Who comes up with this stuff anyway? It used to be DJs and music journalists, but now I guess it’s mostly bloggers with a lot more hits than I get. Somehow the names catch on, silly or not. Shoegaze is one I use a lot that sounds pretty ridiculous (whatever you want to call it, I like it). It was originally a put-down for bands playing noise-drenched stuff who tended to stand on the stage and look down at their shoes, but now it’s so common that bands will claim the term.

Classifying music into groups will always be a messy business. There are some musicians (usually my favorites) who defy classification. There are musicians who get lumped into a group who sound nothing like their supposed peers.

Television’s Marquee Moon (1977) came from one of the original CBGBs bands, often touted as one of the first punk bands or even “proto-punk.” Yet to me its style has a lot in common with Magazine’s Real Life (1978), which came out just a year later and is considered one of the first postpunk albums. Can you really go from proto- to post- in just one year?

World music is a really messy genre. It can sound like anything, and isn’t everything part of the world? And speaking of the world, now everything has gone global. You have millions of musicians, talented and otherwise, making tunes on laptops and releasing them on the Internet. Anyone can be influenced by anyone. It was hard enough to classify things in the blues-R&B-rock continuum, especially when jazz and classical kept rearing their ugly heads. Now throw in influences from every country in the world and classifying anything becomes virtually impossible.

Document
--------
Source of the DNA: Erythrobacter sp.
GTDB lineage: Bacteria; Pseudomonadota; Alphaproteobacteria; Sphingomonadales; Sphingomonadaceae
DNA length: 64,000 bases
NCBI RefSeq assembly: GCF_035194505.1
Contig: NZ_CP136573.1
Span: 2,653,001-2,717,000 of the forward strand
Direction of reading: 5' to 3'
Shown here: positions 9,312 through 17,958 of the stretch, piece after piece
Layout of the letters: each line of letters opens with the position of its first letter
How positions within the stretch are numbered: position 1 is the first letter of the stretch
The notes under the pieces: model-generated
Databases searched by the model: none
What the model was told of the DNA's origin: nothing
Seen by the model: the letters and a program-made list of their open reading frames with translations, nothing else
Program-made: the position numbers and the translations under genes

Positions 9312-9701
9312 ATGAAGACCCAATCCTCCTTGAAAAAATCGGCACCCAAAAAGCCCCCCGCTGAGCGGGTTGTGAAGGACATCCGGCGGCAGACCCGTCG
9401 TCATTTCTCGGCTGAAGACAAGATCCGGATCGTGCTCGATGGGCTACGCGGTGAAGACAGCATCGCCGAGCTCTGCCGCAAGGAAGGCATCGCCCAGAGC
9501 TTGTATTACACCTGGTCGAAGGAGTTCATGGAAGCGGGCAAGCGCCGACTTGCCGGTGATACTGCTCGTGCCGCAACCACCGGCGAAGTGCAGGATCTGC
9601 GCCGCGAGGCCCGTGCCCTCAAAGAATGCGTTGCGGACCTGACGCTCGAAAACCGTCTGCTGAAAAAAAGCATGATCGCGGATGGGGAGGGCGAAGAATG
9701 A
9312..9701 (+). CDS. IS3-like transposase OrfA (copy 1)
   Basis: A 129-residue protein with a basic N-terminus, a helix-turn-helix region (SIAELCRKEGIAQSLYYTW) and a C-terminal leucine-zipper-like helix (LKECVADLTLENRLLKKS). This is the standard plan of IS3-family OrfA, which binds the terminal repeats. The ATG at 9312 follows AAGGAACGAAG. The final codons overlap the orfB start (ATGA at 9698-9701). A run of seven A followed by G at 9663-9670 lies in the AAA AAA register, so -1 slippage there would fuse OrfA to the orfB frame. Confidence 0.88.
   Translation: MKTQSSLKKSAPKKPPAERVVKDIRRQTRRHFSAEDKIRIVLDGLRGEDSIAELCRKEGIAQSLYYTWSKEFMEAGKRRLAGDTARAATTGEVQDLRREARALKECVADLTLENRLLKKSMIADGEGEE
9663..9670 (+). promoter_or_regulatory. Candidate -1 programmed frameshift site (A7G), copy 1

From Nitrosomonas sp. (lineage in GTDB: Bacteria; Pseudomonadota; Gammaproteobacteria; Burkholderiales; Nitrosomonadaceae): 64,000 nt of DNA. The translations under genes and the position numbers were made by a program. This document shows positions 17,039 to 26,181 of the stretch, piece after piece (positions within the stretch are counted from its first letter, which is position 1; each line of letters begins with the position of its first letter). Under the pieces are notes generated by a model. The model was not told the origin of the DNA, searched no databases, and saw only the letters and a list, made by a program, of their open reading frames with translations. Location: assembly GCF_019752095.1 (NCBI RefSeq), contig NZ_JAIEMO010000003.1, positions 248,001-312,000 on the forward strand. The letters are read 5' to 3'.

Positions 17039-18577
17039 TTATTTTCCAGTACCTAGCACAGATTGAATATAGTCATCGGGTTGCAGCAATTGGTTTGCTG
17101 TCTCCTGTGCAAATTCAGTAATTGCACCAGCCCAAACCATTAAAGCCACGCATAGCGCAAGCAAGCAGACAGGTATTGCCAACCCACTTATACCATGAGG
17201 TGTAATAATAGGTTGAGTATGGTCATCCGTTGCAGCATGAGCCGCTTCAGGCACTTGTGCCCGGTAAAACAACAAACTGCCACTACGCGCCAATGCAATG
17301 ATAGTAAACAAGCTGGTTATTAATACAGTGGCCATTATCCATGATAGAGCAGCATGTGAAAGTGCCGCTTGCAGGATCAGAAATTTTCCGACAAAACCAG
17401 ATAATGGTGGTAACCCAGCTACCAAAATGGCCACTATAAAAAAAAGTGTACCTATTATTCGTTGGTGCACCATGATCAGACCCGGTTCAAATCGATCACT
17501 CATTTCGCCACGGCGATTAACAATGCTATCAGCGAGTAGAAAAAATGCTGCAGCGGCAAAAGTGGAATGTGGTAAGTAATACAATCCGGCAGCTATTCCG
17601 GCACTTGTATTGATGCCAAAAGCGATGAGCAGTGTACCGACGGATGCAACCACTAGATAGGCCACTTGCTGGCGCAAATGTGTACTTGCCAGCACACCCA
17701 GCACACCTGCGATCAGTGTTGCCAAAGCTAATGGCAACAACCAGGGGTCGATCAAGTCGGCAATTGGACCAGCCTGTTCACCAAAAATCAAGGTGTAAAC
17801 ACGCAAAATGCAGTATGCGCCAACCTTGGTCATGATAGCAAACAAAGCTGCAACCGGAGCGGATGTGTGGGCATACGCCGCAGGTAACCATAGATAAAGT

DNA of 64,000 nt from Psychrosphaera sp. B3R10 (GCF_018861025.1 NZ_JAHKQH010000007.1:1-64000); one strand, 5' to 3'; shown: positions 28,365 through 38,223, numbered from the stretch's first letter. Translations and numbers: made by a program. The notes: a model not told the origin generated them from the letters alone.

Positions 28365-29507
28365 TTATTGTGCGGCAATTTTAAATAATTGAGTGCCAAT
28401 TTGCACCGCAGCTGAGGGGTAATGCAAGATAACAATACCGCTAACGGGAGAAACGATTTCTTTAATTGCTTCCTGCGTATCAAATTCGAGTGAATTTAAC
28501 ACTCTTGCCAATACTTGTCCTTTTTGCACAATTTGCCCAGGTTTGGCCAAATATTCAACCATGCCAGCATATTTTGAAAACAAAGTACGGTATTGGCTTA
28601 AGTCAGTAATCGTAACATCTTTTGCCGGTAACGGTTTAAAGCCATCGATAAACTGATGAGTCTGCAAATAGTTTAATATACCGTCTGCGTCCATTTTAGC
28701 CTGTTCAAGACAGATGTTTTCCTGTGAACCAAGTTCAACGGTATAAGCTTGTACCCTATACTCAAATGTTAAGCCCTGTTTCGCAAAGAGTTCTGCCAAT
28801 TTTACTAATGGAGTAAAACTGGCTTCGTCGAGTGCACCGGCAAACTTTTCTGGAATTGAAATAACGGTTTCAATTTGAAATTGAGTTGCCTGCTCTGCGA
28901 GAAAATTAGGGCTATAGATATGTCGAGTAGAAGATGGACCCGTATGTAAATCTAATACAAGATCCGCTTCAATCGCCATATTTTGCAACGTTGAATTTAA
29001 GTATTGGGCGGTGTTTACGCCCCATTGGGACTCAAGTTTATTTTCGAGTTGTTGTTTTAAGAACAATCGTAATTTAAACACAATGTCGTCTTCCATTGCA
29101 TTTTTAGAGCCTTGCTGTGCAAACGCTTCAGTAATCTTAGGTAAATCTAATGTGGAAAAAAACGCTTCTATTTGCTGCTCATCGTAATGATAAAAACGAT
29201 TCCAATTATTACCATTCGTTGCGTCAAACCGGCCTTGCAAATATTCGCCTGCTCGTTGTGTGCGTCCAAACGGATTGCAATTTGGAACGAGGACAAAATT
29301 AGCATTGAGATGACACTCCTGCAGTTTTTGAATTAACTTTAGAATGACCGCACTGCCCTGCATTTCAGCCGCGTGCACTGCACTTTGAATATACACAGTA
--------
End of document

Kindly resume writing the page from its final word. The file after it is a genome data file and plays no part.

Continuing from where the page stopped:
Yet we have to try. Why? Because if we don’t, we can’t find music we like, and we can’t talk about it.

I understand the principle of “it’s all music.” But don’t you think the average Chuck Berry fan would be a bit put off if you played a Godspeed You Black Emperor album said, “Here’s some of that music stuff you claim to like”? And suppose he had an open mind and even kind of liked it, but just never heard GYBE before and asked, “what is this?” Sorry, but I’m going to have to say post-rock, because he might then find and enjoy Sigur Ros. Post-rock is a clear case of “you gotta call it something.” Would you consider a Chuck Berry song rock? Definitely. Would you consider a Godspeed You Black Emperor song rock? Not too sure… Thus, post-rock.

I agree that genre names often suck, but they can be useful, even some “hairline distinctions.” For example, dark ambient. It bleeds into regular ambient (another term people argue over), as well as industrial (ditto). But there are certain groups that people who say they like dark ambient tend to like.  I like to give and get recommendations. How am I supposed to do that if I can’t pick a genre name? If I just ask for “music” recommendations, I could get anything from Beethoven to the Ramones. I like both of those, but they’re not going to help me find Coil, Lustmord or Voice of Eye.

A genre name might be a stupid word, but once it catches on and people start hanging ideas on it, what can you do? You’re pretty much stuck with it.

Still, I can’t help but wonder what will happen if people are still listening to this stuff hundreds of years from now? Are we going to get names like tenth wave Electro-acoustic-neo-post-psych-prog? Hell, that name probably exists already.


Filed under commentary, dark ambient, indie, industrial, postpunk, postrock, progressive rock, psych, punk, shoegaze, trip hop, Uncategorized, world music